Sept 24 (Reuters) - The following are the top stories on the New York Times business pages. Reuters has not verified these stories and does not vouch for their accuracy.
* JPMorgan Chase & Co paid $1 billion to resolve an array of government investigations last week. But its biggest battles with federal authorities may still lie ahead. The nation’s largest bank is bracing for a lawsuit from federal prosecutors in California who suspect that the bank sold shoddy mortgage securities to investors in the run-up to the financial crisis, according to people briefed on the matter. ()
* Chrysler filed for a public stock offering on Monday, acting only under pressure from its second-largest shareholder, a trust set up to provide medical coverage for 115,000 retired autoworkers and their relatives. Ordinarily, Chrysler’s plan would be cause to celebrate the automaker’s comeback from its government bailout and bankruptcy in 2009. ()
* Detroit had a bit of rare good fortune as it hurtled toward bankruptcy last summer - a couple of banks were willing to let it out of some expensive financial contracts, called interest-rate swaps, without paying in full the usual steep termination fees. But since then, an insurance company, Syncora Guarantee, has been seeking to block the deal, lining up allies among Detroit’s other creditors. ()
* While French fries are a staple of the fast-food burger business, they have long been vilified by nutrition experts as little more than vehicles for adding fat, salt and calories to diets. Now Burger King Worldwide Inc has come up with a fry that it says delivers about 40 percent less fat and 30 percent fewer calories than the fries sold by its archenemy McDonald‘s. ()
* Robert Cohen, the founder of the Hudson Media empire, whose last wishes are at the center of nasty legal battle, was either a gravely ill old man unable to speak in his final years, or an opinionated octogenarian who enjoyed attending family bar mitzvahs. Those were the clashing portraits presented in state court on Monday of the man, who died in 2012, leaving behind a fortune that is now the subject of a bitter fight that has drawn in some of the ultrawealthy of New York society. ()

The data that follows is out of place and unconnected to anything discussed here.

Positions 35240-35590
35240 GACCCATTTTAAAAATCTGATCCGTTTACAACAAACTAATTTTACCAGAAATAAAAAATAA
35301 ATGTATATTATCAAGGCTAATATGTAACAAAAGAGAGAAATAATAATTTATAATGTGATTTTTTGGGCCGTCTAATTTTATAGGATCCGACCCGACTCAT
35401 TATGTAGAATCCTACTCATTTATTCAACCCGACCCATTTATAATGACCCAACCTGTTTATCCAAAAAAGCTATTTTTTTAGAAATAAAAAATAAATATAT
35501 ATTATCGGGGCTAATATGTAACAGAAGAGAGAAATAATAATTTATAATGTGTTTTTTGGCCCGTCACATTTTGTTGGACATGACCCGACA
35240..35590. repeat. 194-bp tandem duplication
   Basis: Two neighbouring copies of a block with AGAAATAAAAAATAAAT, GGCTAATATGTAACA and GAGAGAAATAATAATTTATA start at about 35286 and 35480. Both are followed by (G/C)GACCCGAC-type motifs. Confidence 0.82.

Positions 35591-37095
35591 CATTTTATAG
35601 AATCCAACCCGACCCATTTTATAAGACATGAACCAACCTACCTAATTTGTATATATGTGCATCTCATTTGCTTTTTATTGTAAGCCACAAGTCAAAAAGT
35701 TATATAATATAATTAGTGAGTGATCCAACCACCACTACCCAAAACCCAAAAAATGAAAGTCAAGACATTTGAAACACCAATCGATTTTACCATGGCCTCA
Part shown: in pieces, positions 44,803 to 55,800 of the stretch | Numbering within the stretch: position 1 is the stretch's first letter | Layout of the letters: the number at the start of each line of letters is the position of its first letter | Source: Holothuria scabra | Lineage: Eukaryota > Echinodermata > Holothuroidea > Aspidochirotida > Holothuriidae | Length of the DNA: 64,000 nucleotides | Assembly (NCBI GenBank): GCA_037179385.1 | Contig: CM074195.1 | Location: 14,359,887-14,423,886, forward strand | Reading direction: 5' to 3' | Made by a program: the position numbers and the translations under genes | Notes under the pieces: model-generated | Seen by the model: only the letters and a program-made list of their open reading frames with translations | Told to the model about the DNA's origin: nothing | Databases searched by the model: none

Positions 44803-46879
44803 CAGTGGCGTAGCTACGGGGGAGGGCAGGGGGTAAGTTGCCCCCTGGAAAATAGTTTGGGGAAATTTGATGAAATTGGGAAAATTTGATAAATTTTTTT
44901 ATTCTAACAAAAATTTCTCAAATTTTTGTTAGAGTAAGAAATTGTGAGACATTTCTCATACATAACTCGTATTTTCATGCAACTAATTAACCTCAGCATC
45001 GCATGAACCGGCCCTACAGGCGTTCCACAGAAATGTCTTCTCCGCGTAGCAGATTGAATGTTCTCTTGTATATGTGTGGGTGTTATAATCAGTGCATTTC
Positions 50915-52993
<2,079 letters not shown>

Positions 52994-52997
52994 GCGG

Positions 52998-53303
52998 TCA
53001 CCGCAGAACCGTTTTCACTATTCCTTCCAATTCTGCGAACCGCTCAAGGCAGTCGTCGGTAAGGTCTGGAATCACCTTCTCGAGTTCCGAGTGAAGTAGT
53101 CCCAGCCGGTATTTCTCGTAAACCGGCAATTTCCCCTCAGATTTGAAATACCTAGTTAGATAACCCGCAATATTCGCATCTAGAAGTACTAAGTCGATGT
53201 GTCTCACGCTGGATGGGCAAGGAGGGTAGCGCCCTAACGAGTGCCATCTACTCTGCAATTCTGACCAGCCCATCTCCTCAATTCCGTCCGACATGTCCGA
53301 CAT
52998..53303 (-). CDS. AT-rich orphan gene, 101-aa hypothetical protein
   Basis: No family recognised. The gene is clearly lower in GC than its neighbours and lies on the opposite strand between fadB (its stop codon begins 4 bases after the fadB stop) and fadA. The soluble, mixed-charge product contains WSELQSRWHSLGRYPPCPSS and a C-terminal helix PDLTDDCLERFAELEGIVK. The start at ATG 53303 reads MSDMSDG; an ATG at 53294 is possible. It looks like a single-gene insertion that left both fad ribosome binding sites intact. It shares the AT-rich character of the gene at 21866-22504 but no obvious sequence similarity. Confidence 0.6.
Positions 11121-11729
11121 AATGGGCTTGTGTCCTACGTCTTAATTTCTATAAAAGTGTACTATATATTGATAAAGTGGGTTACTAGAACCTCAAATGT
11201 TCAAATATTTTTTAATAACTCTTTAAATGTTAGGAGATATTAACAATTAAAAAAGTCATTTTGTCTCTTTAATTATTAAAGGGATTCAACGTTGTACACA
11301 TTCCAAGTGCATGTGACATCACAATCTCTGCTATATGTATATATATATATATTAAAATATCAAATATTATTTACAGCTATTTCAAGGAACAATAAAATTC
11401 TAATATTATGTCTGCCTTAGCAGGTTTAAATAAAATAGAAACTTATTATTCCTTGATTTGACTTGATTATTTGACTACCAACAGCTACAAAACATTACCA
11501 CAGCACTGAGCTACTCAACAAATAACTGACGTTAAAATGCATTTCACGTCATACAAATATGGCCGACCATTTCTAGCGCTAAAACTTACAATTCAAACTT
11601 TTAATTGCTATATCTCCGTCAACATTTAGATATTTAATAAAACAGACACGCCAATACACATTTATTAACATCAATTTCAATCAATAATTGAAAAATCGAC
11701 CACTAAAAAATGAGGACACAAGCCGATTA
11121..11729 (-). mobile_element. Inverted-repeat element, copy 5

* BlackBerry Ltd said on Monday that it had signed a letter of intent from a group led by Fairfax Financial Holdings Ltd, a Canadian insurance and investment company, to pay shareholders $9 a share in cash, pending a variety of conditions, taking the company private. The $4.7 billion offer from Fairfax, which already owns about 10 percent of BlackBerry, is a powerful symbol of the phone maker’s decline. ()
* Weak reaction to important new Microsoft Corp products rarely discourages the company - instead, it usually tweaks the products over and over. So it goes with the Surface, Microsoft’s poorly selling answer to the iPad. On Monday, Microsoft introduced a second generation of Surface tablets with only subtle adjustments from the originals, a sign that the company still believes in its vision of devices that blend the benefits of tablets and laptop computers. ()